A MUST SEE!!
Whether you have never seen the musical "Fiddler on the Roof" or have seen it a thousand times you will see it in a different light when you see it for the first or thousand and first time!
The first time I saw the musical was the night after it opened on Broadway, September 23, 1954, joining the long line and, luckily, getting 2 tickets for the first row mezzanine. Pepe, a refugee from Cuba, was in tears most of the show and I immediately put it on my top 10 list and yet I was not to see another stage production of the show until this past February when the stage revival appeared in Fort Lauderdale and I was, once again, completely taken in by it. Now I can't wait to see it in Miami October 29 after seeing this film today.
Currently there is a sold out production of the show done completely in Yiddish in New York and watching this film and a few segments of the musical done completely in Japanese it is easy to understand why people who don't know any language except their own understand all that is going on watching this show.
The movie ends with a note that "Fiddler on the Roof" is performed every day somewhere in the world and this movie shows why aside from the music. We hear from various actors who have played Tevye along with other performers but it is the behind the scenes that add so much to the dimension of the show. In spite of how nasty could be to everyone, including the book and music writers, Jerome Robbins is highly esteemed by all. Most give him complete credit for making the musical a hit.
The documentary by Max Lewkowicz takes an in-depth look at "Fiddler on the Roof" from all angles and shows why it is brilliant and explaining how universal it has become. We hear from the many who have played various characters in the show and people along with many who haven't had anything to do with any production and feel connected to it in various ways.
We see a high school production with Latin and Black teenagers playing all the roles, Lin-Manual Miranda and his father-in-law, at his wedding surprising his bride with a choreographed "To Life" by the wedding party, learn how Robbins came to do the bottle number, how the director Gurinder Chadha saw "Bend it Like Beckham" in relation to "Fiddler". We hear from Fran Lebowitz, Stephen Sondheim, Topel who starred as Teyve in the movie version.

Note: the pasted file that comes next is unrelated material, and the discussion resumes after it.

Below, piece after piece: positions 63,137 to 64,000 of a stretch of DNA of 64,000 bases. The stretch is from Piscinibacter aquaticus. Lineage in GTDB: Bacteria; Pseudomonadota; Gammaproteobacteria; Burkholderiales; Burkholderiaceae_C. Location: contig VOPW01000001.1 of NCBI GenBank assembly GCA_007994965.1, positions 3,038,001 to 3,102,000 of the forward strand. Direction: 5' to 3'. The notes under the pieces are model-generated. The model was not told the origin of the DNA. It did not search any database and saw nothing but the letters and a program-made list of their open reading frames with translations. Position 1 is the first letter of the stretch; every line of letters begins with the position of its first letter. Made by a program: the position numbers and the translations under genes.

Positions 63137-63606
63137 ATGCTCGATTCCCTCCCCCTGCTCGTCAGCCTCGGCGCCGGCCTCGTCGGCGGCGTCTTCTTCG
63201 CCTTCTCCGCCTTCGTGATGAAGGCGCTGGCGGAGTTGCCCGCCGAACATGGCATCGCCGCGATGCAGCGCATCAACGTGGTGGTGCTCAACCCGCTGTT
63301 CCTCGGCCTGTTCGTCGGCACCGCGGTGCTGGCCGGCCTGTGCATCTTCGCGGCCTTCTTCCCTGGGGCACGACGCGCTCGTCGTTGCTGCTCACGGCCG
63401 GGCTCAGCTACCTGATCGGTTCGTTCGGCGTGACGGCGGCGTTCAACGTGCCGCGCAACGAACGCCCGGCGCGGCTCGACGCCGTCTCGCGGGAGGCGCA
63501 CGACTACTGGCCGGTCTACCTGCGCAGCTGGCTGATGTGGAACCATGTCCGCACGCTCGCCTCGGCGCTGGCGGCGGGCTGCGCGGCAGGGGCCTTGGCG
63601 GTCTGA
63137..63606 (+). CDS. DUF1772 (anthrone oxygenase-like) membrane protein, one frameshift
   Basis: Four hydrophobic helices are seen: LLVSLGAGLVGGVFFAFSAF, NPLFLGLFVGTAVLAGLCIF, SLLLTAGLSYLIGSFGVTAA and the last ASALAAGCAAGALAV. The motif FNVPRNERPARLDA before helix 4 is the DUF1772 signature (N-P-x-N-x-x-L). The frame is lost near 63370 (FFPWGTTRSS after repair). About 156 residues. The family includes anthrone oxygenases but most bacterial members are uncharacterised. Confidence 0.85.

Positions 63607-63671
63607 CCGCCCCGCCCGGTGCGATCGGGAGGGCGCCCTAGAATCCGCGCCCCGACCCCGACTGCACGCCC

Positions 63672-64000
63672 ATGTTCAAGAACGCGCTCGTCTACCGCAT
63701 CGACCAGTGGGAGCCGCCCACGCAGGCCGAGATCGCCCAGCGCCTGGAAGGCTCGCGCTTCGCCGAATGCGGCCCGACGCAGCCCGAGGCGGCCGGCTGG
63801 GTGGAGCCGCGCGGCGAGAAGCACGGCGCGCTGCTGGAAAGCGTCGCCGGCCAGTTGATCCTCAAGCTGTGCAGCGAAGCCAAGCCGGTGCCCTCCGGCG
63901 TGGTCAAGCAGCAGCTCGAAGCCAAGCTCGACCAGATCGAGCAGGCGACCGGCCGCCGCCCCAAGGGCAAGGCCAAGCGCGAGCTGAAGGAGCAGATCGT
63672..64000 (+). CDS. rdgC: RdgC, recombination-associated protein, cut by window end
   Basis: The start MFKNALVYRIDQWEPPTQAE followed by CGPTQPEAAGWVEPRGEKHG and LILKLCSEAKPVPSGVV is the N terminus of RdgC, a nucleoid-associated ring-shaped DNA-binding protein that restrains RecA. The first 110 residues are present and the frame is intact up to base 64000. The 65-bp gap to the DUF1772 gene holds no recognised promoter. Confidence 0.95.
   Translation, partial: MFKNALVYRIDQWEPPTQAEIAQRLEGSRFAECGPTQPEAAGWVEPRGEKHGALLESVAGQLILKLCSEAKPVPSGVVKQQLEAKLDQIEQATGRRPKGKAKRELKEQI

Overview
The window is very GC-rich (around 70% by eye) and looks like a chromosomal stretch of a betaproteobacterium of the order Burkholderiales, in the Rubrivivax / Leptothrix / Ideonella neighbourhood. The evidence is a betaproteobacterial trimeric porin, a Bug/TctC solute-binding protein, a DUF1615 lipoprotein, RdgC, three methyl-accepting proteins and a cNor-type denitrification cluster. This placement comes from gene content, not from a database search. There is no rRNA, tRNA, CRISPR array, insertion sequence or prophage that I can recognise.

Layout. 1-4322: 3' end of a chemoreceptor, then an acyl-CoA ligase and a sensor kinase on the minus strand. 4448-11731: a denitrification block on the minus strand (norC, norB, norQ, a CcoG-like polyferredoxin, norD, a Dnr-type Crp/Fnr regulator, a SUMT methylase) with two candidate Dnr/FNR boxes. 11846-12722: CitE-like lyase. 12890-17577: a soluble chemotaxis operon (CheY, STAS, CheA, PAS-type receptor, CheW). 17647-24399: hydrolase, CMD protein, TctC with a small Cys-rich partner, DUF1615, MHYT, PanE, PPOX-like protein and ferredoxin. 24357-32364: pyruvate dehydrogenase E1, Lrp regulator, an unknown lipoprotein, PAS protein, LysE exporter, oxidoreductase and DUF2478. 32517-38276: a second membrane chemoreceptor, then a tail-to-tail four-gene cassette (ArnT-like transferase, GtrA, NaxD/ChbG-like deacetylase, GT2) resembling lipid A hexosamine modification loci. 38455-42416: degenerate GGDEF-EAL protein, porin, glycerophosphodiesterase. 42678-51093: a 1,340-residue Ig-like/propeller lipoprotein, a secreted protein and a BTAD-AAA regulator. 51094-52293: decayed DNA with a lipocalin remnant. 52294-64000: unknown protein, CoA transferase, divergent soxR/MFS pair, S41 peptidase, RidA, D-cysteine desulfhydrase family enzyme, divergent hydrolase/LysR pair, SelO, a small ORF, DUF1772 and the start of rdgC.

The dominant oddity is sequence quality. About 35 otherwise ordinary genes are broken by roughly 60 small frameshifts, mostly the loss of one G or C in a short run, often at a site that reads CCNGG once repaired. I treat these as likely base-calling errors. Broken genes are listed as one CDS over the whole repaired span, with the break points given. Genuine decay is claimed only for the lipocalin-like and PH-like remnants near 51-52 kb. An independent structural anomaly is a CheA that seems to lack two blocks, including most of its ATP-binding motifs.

We hear about Mostel's, the original Teyve, feud with Robbins, conversations with lyricist Sheldon Harnick, Jerry Bock who wrote the music and Joseph Stein who wrote the book based on the stories by Sholem Aleichm plus Joel Grey who has directed the Yiddish version and Steven Skybell who plays Teyve. Harvey Fierstein, among the many who played Teyve on Broadway has said, "Fiddler" is a musical that speaks to the child, the parent and the older audience in different ways, all having been ostracized.
All the above is just a very few moments out of a fascinating hour and 37 minutes which also includes the why of the the Marc Chagall influence on the set designer Boris Aronson not to forget the bad reviews out of town or those from Variety and the New York Times when it opened on Broadway.
All in all I am very anxious to see the production in Miami next month after seeing the film!
The origin story behind one of Broadway’s most beloved musicals, Fiddler on The Roof, and its creative roots in early 1960s New York, when “tradition” was on the wane as gender roles, sexuality, race relations and religion were evolving.